3 Potential Landing Spots for Joe Thornton

At this point in the offseason, Joe Thornton has yet to decide on whether or not he will be calling it a career. Look, there’s certainly a good chance that we could see the 43-year-old center hang up the skates. Thornton has a truly outstanding NHL resume and has accomplished a lot during his career. Yet, he also has not won a Stanley Cup. The desire to change that could be enough for the future Hall of Famer to play one last season. If he does, here are three teams who could make sense for the 1997 first-overall pick to sign with.

Toronto Maple Leafs

I could see a reunion between Thornton and the Toronto Maple Leafs making sense. He proved to be a decent depth forward during the 2020-21 season with the club, as he had five goals and recorded 20 points in 44 games. Although he struggled this past season with the Florida Panthers, perhaps heading back to Toronto could help spark him to produce at his previous pace again.

Joe Thornton Toronto Maple Leafs
Joe Thornton, Toronto Maple Leafs (Photo by Mark Blinch/NHLI via Getty Images)

It also wouldn’t hurt for the Maple Leafs to bring in another veteran before the start of this season. Longtime NHL center Jason Spezza elected to retire this offseason, so Thornton could be a solid replacement to provide more leadership and experience in the locker room. With that, it is well-known that he has a very close friendship with Auston Matthews, so it’s hard to believe that the superstar center would be against the idea of Thornton returning to Toronto for one last season.

Yet, finding a way to fit Thornton onto their roster would require them to make some roster moves. At this juncture of the offseason, the Maple Leafs are roughly $1.5 million over the salary cap and also need to re-sign restricted free agent (RFA) Rasmus Sandin. As a result of this, players like Alexander Kerfoot ($3.5 million cap hit) and Justin Holl ($2 million cap hit) have been viewed as potential trade candidates. If at least one of the pair is moved to re-sign Sandin, there would also likely still be enough cap space available to get Thornton signed to a league-minimum deal. Thus, this could be an intriguing avenue worth exploring.

Colorado Avalanche

If Thornton wants to win a Stanley Cup, why wouldn’t he be open to joining the Colorado Avalanche? They are the reigning champions, after all, and are heading into the 2022-23 season with the expectation of repeating. They also are one of the rare contenders that have a decent amount of cap space to work with, so general manager (GM) Chris MacFarland would have zero trouble affording Thornton if he wanted to sign him.

Related: Top 5 Moments of Joe Thornton’s Career

It wouldn’t hurt the Avalanche to add to their forward depth, too. During this offseason, they notably lost Andre Burakovsky through free agency to the Seattle Kraken. Nazem Kadri’s future in Colorado is also hard to determine, as he is still an unrestricted free agent (UFA) at the time of this writing. Although Thornton would not be able to replace the offensive production that Burakovsky and Kadri (if he signs elsewhere) provided at this point in his career, he still has the potential to be a decent secondary scorer for them.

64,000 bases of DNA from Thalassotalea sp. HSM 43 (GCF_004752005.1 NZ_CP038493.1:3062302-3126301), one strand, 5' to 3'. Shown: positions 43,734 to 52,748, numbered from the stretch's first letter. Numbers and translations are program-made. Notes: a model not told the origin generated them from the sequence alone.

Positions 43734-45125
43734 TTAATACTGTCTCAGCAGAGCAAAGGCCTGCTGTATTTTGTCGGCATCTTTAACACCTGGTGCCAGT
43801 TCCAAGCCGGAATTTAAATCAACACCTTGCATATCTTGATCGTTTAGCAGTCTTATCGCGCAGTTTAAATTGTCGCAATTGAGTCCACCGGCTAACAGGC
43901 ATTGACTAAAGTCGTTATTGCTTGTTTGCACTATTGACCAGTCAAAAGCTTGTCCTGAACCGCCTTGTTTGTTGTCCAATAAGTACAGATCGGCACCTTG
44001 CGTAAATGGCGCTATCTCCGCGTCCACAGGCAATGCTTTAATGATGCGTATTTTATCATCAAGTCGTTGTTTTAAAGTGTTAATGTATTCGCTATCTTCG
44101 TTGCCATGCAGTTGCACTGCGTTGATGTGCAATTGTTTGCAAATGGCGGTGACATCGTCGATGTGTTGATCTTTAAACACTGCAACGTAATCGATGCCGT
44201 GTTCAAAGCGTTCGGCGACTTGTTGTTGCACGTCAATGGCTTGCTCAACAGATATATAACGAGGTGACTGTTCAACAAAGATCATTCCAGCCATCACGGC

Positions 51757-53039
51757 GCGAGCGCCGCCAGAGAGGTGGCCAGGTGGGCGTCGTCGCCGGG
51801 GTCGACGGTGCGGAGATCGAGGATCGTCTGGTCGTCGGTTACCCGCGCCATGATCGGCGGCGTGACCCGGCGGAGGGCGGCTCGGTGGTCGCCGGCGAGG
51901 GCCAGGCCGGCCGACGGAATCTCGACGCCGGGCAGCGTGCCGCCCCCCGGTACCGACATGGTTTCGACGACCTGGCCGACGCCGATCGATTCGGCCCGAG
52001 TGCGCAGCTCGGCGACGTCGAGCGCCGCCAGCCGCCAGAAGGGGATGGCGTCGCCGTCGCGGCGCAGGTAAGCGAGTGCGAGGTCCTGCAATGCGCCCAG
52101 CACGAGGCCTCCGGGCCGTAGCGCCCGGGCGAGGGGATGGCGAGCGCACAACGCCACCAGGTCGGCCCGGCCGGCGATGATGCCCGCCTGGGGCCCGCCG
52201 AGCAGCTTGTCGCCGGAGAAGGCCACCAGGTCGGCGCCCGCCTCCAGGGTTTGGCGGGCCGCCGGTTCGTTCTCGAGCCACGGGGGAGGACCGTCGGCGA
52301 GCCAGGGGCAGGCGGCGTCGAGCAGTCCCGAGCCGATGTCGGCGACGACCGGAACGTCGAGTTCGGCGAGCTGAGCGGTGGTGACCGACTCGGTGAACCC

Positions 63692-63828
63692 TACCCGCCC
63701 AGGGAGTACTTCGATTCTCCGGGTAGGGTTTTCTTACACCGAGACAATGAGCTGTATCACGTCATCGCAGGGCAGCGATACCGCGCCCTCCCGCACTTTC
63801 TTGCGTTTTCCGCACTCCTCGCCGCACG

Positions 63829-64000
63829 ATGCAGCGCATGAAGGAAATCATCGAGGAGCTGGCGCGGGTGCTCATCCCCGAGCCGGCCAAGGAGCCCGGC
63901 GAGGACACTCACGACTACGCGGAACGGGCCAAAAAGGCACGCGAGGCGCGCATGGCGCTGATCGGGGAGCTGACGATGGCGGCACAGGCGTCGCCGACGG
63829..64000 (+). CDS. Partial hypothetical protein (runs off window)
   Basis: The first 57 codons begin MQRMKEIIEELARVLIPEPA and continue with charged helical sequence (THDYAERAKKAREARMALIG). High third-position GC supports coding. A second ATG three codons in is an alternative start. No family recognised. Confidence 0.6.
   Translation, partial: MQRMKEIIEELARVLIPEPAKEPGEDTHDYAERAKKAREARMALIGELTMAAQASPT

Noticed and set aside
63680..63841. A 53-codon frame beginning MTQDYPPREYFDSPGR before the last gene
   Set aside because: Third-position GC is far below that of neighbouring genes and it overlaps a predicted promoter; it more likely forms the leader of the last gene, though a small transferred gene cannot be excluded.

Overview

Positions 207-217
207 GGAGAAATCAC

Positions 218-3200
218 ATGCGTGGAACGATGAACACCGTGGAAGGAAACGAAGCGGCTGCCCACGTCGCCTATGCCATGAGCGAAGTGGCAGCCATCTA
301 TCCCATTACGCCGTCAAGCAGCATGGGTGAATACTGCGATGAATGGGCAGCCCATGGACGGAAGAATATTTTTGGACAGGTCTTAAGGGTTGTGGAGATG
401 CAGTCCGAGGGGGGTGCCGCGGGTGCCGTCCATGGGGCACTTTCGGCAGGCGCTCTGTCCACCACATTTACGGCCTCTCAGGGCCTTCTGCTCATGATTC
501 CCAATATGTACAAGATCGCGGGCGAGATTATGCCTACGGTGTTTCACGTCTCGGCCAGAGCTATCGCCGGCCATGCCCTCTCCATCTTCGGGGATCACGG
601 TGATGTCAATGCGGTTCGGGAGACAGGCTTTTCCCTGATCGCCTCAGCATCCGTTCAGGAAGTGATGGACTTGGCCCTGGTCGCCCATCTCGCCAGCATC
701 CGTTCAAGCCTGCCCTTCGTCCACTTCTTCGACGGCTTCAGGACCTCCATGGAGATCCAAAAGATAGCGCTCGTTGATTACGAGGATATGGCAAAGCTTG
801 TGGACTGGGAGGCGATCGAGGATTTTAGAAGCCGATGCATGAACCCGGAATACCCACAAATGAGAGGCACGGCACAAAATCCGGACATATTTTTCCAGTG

When looking at the Avalanche’s lineup, it’s fair to say that Thornton could compete for a spot in their bottom six. Yet, he also could be a serviceable 13th forward if signed. This is the role he had with the Panthers this past season, so it isn’t unfamiliar territory for the veteran. At the end of the day, signing with the Avalanche may be Thornton’s best chance of winning a Stanley Cup, so let’s see if he ends up there.

Edmonton Oilers

The Edmonton Oilers have had themselves a big offseason, but GM Ken Holland may not be done making moves. With how often injuries occur, it would be wise for him to sign another depth forward before the 2022-23 season begins. With the Oilers looking to take that next step and compete for a Stanley Cup, Thornton and his 24 years of NHL experience could grab Holland’s attention.

Connor McDavid Evander Kane Edmonton Oilers
Connor McDavid and Evander Kane of the Edmonton Oilers celebrate a goal (Photo by Andy Devlin/NHLI via Getty Images)

Although Thornton is no longer a point-per-game player, he still has the potential to be a decent playmaker at this stage in his career. With the Oilers being an offense-first style of team, this could make him a good fit within their system. Over the last few seasons, the Oilers have also received criticism for their depth down the middle. Therefore, it wouldn’t be too out of the question to see them add a player like Thornton to their forward group as another option.

The Oilers are expected to use long-term injury reserve (LTIR) to become cap compliant this upcoming season. This and potentially moving a player like Warren Foegele ($2.75 million cap hit) could open up the possibility of signing Thornton to a league-minimum contract. Much like the Maple Leafs and Avalanche, the Oilers are viewed as legitimate contenders and have the potential of providing him with his first Stanley Cup.

No matter what Thornton decides as his next move, the 43-year-old has had himself a spectacular career. In 1,714 games between the Boston Bruins, San Jose Sharks, Maple Leafs, and Panthers, he has 430 goals, 1,109 assists, and 1,539 points. With that, he is also a six-time All-Star and won both the Art Ross Trophy and Hart Memorial Trophy in 2006. Truthfully, I’d be ecstatic to see him push for the Stanley Cup one last time, but if this is the end, he deserves nothing but immense praise from all hockey fans.

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